When embarking on the creation of her garden it seemed futile to just record each stage as the plants were continually growing & changing, the seasons transforming their appearance in perpetuity. With this in mind her response as an artist was to depict this growth by making the plants 'breathe' through the fracturing & movement infused into her aesthetic. The leaves in Betulanimbusi seem to burst out from the land skyward, exuberant & free.
There is an obsessiveness, repetition of forms, spectral wonderment in a fractured assemblage of photographic imagery which operates on many levels, just as a painting does, layering each shape amid the planes of colour built up in intricate detail. Well known doyen of the art world Yayoi Kusama's explorations of the natural world dance amongst the vibrant colours of her palette in her early work pictured above. Her compulsive style of working is in itself a therapy to Kusama. The therapeutic effect of both Baker & Kusama's work extends to the audience that views it. (If you have chance to watch the documentary on her do, it may surprise you a lot)
Whenever people come into a room with Baker's pictures they always become quiet, reflective & calm. In breaking down natural elements without completely removing the recognisable plants within her work, Baker doesn't merely record, she recreates the feelings of being in a garden, with all senses alert to receive the visual dance of the living with a reverence of the past.
©Deborah Baker Pruneucalus
I am the happy owner of one of her works, which fills the long gap in the view from my bedroom window of the cherry blossom that comes & goes so fleetingly each spring.
©Laura Noble Cherry Blossom April 2013
All rights reserved
The movement in her work through the multiple layers of light, dark, form take you into the picture & beyond its physical borders to a psychological space somewhere between waking & dreaming. When I look at Pruneucalus I am sometimes filled with lightness of being, sometimes it understands my dark self too.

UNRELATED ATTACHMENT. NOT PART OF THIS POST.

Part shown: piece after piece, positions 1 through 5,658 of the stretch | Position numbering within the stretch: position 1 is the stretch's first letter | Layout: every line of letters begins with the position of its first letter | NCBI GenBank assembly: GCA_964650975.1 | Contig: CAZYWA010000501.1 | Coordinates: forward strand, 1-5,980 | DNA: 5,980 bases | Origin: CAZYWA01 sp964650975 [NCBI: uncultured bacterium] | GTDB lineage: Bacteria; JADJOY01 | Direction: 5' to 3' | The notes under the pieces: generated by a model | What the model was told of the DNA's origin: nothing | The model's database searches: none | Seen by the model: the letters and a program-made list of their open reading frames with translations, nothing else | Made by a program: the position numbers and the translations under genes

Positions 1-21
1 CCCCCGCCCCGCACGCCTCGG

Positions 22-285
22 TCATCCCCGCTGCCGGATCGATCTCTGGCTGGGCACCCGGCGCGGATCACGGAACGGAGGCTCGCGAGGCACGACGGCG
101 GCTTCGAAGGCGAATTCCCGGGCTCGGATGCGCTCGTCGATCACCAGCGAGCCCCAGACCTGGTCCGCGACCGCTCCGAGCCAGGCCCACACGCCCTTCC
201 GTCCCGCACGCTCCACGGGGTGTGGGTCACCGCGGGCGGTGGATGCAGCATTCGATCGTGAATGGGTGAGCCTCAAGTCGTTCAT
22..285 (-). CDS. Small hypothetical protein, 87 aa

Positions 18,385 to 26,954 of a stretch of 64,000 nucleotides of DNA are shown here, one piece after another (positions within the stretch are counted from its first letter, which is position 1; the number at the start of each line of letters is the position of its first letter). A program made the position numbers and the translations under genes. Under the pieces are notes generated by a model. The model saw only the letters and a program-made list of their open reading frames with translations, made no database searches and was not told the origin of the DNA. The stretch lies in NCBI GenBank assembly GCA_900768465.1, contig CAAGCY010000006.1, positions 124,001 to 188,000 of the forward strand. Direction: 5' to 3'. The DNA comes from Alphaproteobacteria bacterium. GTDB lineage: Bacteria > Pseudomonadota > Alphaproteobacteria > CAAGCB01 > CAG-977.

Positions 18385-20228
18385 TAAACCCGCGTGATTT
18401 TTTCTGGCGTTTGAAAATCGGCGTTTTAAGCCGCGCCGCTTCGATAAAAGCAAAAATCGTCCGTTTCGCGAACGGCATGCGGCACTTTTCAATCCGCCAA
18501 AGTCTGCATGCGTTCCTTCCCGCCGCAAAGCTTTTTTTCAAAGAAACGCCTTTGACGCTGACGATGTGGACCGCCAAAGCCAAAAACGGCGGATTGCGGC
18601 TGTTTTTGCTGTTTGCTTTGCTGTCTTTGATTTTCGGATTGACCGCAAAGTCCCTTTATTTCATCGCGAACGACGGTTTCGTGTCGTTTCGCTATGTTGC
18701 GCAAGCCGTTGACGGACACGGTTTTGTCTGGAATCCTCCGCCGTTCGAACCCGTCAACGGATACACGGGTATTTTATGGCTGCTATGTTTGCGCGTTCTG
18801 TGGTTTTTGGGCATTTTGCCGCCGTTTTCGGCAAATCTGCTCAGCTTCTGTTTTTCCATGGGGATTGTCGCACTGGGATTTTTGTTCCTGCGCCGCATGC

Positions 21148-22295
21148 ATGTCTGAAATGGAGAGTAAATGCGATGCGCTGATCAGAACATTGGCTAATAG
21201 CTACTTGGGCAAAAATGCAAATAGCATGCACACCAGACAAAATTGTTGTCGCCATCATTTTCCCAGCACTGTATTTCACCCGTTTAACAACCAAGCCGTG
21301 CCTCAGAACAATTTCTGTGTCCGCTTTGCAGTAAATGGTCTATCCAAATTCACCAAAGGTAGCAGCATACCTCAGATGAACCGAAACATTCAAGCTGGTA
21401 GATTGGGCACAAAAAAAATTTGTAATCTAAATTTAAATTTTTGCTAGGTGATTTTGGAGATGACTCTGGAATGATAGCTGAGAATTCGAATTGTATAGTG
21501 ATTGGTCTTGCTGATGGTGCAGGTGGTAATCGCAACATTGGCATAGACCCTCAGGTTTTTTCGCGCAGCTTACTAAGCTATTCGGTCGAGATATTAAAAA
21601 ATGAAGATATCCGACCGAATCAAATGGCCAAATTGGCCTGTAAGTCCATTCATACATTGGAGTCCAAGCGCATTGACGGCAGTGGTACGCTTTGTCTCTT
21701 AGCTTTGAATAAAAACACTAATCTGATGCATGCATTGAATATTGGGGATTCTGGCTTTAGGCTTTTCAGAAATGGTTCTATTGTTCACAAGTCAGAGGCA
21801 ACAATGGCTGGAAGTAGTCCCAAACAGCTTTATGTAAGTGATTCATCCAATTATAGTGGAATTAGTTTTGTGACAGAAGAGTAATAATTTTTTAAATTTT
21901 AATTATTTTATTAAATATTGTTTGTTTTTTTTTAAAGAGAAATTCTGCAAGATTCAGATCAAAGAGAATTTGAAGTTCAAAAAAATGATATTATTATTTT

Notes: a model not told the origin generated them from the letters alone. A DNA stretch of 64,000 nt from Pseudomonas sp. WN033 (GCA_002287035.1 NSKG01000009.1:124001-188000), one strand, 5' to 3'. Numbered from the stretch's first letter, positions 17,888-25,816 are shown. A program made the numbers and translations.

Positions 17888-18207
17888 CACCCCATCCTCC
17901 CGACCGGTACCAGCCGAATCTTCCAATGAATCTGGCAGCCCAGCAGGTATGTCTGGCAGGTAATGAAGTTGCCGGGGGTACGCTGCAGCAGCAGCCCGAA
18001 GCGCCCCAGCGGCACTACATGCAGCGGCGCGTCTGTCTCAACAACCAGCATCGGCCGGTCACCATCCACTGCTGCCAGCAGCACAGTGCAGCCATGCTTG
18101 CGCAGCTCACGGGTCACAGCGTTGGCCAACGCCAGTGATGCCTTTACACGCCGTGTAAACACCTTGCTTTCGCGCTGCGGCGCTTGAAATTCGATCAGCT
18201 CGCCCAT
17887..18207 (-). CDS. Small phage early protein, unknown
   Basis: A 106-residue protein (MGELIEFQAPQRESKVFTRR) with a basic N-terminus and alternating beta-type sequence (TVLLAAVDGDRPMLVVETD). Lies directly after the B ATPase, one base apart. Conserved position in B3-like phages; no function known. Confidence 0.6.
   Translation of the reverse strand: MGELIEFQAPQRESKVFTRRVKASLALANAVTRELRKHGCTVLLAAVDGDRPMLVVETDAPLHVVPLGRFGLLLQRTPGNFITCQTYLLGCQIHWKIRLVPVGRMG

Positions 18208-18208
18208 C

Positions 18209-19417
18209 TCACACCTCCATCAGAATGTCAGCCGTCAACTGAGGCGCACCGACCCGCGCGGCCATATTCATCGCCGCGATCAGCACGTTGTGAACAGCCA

It is this dichotomy that renders her works longevity.They are not just pictures of plants, trees & flowers, they are filled with the fears, hopes & dreams of life where words fail to express.
In Paradiso will be on display from 3 September - 2 November 2014 (click for all info)
To accompany the exhibition the Limited Edition book In Paradiso (500 copies), including essays by Laura Noble and Nancy Ann Roth will be available to purchase for the special price of £30 for the duration of the exhibition, (RRP £40). Deborah will be signing copies of her book on 3 October.
Wear a work of art
3 crepe de chine scarves of immense beauty & delicacy are also on offer, each in an edition of 50 only, they measure 100 x 150cm & hang like a kimono when worn loosely around the shoulders. £240 each
In Paradiso book: Deluxe Limited Edition of 10:
Available to buy within a slipcase complete with a print of Raouliexigu, priced at £200 each
In Paradiso will be on display from 3 September - 2 November 2014
Transport: Walthamstow Central (Victoria line and national rail) or Wood Street (national rail)
Please note that there is limited pay and display parking available on site